John Witherspoon, if he is known at all, is known in America for being one of the signers of the Declaration of Independence. Prior to emigrating to the colonies to assume the presidency at Princeton, he was a well known pastor in Scotland. While in Scotland, he was undoubtedly best known for his book Ecclesiastical Characteristics (1753), a devastating piece of satire aimed at the Moderate Party in the Kirk. Witherspoon lampooned their high manners and cool rationalism. The most famous section in Ecclesiastical Characteristics is Witherspoon’s mock statement of faith which he called “The Athenian Creed.”

I believe in the beauty and comely proportions of Dame Nature, and in almighty Fate, her only parent and guardian; for it hath been most graciously obliged (blessed be its name) to make us all very good.

I believe that the universe is a huge machine, wound up from everlasting by necessity, and consisting of an infinite number of links and chains, each in a progressive motion towards the zenith of perfection, and meridian of glory; that I myself am a little glorious piece of clock-work, a wheel within a wheel, or rather a pendulum in this grand machine, swinging hither and thither by the different impulses of fate and destiny; that my soul (if I have any) is an imperceptible bundle of exceeding minute corpuscles, much smaller than the finest Holland sand; and that certain persons, in a very eminent station, are nothing else but a huge collection of necessary agents who can do nothing at all.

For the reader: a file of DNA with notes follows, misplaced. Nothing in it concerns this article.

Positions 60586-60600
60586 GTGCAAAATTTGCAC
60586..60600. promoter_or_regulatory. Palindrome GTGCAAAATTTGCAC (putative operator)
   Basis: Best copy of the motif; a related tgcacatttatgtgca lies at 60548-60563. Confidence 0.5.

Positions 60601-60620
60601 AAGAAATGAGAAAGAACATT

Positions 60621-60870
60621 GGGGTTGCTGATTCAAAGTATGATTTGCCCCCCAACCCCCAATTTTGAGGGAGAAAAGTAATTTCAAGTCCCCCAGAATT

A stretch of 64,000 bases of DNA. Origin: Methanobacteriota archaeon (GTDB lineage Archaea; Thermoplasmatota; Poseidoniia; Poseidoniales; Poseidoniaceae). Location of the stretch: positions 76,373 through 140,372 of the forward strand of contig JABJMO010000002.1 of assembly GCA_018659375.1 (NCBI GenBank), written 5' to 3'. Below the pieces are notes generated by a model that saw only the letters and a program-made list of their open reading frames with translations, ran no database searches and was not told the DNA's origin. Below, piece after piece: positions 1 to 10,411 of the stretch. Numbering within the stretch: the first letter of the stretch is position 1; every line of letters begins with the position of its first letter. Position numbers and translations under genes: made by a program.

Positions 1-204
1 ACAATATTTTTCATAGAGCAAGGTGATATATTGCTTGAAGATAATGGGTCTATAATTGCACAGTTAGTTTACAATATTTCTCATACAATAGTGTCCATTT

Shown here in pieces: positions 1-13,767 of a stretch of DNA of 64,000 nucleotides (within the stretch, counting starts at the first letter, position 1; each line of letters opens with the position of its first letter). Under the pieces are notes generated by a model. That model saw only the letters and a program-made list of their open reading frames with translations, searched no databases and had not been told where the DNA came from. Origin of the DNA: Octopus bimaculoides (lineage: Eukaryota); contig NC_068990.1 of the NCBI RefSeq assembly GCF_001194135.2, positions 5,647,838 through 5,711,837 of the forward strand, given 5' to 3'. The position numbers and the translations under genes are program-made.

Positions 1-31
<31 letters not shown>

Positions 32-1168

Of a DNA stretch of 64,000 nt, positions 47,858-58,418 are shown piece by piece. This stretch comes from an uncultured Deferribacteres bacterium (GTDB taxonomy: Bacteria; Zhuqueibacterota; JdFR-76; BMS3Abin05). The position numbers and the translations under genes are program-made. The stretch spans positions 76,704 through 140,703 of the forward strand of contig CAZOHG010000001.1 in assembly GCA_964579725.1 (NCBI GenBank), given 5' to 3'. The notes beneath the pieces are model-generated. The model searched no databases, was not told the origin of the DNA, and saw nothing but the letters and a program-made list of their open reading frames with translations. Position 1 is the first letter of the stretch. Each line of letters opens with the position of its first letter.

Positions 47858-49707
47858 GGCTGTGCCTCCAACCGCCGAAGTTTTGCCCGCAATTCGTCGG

I believe that there is no ill in the universe, nor any such thing as virtue absolutely considered; that those things vulgarly called sins are only errors in the judgment, and foils to set off the beauty of Nature, or patches to adorn her face; that the whole race of intelligent beings, even the devils themselves (if there are any) shall finally be happy; so that Judas Iscariot is by this time a glorified saint, and it is good for him that he hath been born.

In sum, I believe in the divinity of L. S—–, the saintship of Marcus Antoninus, the perspicuity and sublimity of A—–e, and the perpetual duration of Mr H—–n’s works, notwithstanding their present tendency to oblivion. Amen.

Witherspoon was a good writer, with quite a good sense of humor. Interested students or pastors would benefit from his Selected Writings (edited by Thomas Miller), which include Ecclesiastical Characteristics.